We came up with three chemicals that act against plaque: antimicrobial agents, agents for plaque rupture, and antiadhesive compounds. Let’s take a look at each category separately.
1) Antimicrobial agents
These agents prevent the multiplication of bacteria on the tooth surface and the most effective of these is chlorhexidine.
This molecule is positively charged at both ends and “hangs” readily with negatively charged sites on the tooth enamel and in the cell walls of bacteria. After sticking, chlorhexidine releases the antimicrobial properties of destroying the cell walls of microorganisms and dissolving their contents.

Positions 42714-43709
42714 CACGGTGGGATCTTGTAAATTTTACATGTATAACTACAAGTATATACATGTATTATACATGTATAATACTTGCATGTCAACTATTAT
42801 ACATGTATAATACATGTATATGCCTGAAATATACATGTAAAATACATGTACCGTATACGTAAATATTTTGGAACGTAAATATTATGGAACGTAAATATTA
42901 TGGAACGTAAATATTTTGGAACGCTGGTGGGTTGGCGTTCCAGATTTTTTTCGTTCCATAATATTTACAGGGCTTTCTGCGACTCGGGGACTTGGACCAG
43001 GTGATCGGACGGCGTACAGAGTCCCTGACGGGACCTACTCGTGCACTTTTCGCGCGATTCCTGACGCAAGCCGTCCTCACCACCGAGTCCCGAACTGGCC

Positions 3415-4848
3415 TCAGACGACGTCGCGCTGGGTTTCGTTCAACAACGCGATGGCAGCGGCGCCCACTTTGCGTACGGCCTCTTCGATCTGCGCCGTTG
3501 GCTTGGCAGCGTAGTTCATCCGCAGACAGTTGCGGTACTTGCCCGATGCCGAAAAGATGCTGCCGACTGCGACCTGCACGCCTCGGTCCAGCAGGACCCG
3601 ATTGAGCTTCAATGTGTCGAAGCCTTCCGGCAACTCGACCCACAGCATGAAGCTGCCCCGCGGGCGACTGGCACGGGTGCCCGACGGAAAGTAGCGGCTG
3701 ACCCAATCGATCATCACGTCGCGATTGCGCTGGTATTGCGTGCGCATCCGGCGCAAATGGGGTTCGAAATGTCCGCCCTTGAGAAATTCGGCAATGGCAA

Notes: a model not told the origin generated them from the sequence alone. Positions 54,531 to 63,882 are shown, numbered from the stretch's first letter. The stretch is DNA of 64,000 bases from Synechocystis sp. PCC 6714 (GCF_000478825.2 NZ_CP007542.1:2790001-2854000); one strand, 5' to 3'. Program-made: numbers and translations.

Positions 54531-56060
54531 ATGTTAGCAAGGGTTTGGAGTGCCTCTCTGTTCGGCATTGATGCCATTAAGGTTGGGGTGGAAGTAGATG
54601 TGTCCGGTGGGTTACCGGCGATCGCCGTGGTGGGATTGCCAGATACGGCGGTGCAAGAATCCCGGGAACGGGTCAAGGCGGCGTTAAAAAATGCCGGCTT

2) Factors for plaque rupture
Sodium lauryl sulfate is typically used in toothpaste and mouthwashes as an anionic detergent that dissolves the plaque to reduce its accumulation. Moreover, it has antimicrobial activity but is not as intense as chlorhexidine.
3) An anti-adhesive compounds
These compounds are designed to alter the surface of the oral cavity. Many are still at an experimental stage and not marketed. Compounds containing fluoride, however, have been observed that exhibit similar characteristics.